The Nordic countries did not assimilate the styles of the Middle Ages as did the countries of Central Europe and those of the British Isles. The influence of French civilization, which came to these Nordic lands later than in central Europe, had not yet been imposed when the Renaissance began to infiltrate the confines of the North Sea. In consequence, a peculiar artistic style was created there which led to the construction of the great stately castles of Denmark. Nevertheless, the common population wanted to preserve its typical primitive art, which today can still be perfectly seen in the old villages hidden inside secular forests. This popular art has imprinted a particular and unique stamp in modern styles. In a way, the ogival style prevailed only among the upper classes; it didn’t constitute the style proper to private constructions as happened in Germany, and the Gothic forms widely spread in central Europe were only accepted in temples whose construction was entrusted to monks coming from distant lands.
The cathedral of Roskilde is perhaps the most characteristic monument of this period, and spite of its evident influences, it has more archaic and traditional characteristics than any other monument in ancient Scandinavia. This explains the veneration that inspires today.
The Uppsala Cathedral has no particular stamp. The awakening of the Swedish nation, which reached its most glorious time during the reign of Gustav Vasa, occurred after the Middle Ages when the cathedral of Uppsala had been finished following foreign styles.
Due to their geographical location, Flanders and the Netherlands (present-day Belgium and Holland) directly received the influences of French Gothic art. Among all the Belgian churches, the cathedral of Antwerp is the one that has the most monumental floor plan with seven naves and at the same time is quite unique by its magnificent towers, one of them 123 meters height and considered the most beautiful of the Belgian towers. The apse of the cathedral of Antwerp was begun by Pedro de Appelman in the year 1352 but the construction works on the cathedral continued until the end of the XV century.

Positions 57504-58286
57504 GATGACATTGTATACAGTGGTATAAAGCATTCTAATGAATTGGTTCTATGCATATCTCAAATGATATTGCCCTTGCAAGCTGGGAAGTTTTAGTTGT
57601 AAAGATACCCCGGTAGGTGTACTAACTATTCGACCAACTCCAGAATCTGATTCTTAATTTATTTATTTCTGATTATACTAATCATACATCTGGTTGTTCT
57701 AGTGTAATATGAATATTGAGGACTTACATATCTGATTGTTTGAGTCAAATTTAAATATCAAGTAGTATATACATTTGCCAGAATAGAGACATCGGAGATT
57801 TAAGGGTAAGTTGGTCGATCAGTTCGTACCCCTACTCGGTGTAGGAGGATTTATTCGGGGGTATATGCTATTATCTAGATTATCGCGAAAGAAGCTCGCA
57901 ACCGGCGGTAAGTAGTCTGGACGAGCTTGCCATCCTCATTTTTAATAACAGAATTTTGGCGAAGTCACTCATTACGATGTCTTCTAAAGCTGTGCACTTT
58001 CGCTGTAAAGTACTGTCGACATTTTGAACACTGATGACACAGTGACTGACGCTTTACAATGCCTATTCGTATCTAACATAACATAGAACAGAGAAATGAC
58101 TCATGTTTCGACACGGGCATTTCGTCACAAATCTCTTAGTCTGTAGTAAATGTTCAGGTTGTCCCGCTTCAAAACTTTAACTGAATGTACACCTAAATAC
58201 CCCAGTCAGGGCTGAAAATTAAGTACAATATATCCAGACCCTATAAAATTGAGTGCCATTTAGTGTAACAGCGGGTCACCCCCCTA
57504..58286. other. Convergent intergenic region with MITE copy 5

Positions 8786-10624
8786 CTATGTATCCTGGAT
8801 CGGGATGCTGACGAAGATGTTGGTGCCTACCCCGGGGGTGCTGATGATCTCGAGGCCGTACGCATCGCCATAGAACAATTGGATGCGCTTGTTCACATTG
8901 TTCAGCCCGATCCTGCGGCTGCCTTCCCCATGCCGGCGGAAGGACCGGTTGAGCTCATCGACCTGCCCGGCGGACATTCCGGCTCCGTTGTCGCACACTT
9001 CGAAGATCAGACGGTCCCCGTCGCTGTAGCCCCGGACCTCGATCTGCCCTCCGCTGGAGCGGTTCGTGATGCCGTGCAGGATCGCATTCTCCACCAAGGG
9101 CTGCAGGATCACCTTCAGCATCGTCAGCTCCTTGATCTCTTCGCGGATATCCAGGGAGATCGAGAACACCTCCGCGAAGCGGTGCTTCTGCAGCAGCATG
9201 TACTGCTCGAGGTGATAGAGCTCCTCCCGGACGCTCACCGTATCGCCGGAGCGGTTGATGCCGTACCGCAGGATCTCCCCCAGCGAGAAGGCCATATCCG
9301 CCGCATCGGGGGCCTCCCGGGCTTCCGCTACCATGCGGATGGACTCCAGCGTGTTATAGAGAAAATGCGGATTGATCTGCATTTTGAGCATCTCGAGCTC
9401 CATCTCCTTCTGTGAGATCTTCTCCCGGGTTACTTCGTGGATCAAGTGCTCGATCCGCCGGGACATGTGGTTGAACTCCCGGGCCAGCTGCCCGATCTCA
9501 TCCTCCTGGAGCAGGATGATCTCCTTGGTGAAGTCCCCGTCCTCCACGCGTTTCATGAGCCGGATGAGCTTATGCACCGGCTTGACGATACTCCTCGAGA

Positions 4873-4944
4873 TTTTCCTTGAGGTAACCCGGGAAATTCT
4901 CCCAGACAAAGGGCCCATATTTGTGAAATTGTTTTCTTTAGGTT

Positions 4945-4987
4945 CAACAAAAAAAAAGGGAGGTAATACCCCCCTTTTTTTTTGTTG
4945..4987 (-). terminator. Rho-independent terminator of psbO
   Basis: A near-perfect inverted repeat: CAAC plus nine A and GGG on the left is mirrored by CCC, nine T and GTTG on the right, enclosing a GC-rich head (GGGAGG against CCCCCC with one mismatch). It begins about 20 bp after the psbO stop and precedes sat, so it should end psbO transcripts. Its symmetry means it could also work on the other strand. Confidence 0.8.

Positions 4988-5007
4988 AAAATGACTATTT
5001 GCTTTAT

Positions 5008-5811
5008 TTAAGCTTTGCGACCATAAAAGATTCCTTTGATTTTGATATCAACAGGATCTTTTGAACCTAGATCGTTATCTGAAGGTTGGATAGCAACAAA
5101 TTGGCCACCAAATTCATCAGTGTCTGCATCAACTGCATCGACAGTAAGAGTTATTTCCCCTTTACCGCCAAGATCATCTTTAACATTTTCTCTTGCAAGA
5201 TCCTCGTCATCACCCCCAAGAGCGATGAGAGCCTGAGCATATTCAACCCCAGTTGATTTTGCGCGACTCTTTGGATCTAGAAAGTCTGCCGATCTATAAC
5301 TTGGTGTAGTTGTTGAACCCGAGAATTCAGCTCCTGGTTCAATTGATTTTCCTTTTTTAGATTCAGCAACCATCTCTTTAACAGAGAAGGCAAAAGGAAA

The cathedral of Brussels, dedicated to Saints Michael and Gudula, was begun ca. 1226 with apse and ambulatory in pure French style. In its facade rise two towers from the XV century similar to those of the Antwerp cathedral though they lack the crowning pinnacle. Another church in Brussels, that of Our Lady, has an apse that in certain particularities is very similar to that of the cathedral of Reims.
In Bruges there are also two Gothic churches built with brick, those of Our Lady and of St. Salvator, in which the national style wasn’t well characterized. The tower of the facade of San St. Salvador, built in 1116, is still Romanesque. In its interior, the naves have a clear French Gothic features: the moldings descend from the vault along the pillars to finally reach the floor. This layout wasn’t widely used in Belgium; soon the vaults appeared supported by smooth cylindrical columns instead of carrying the molding lines and the decorative sculpture embraced the artistic characteristics of Belgium and Holland. In the Netherlands, civil buildings were more important than religious constructions.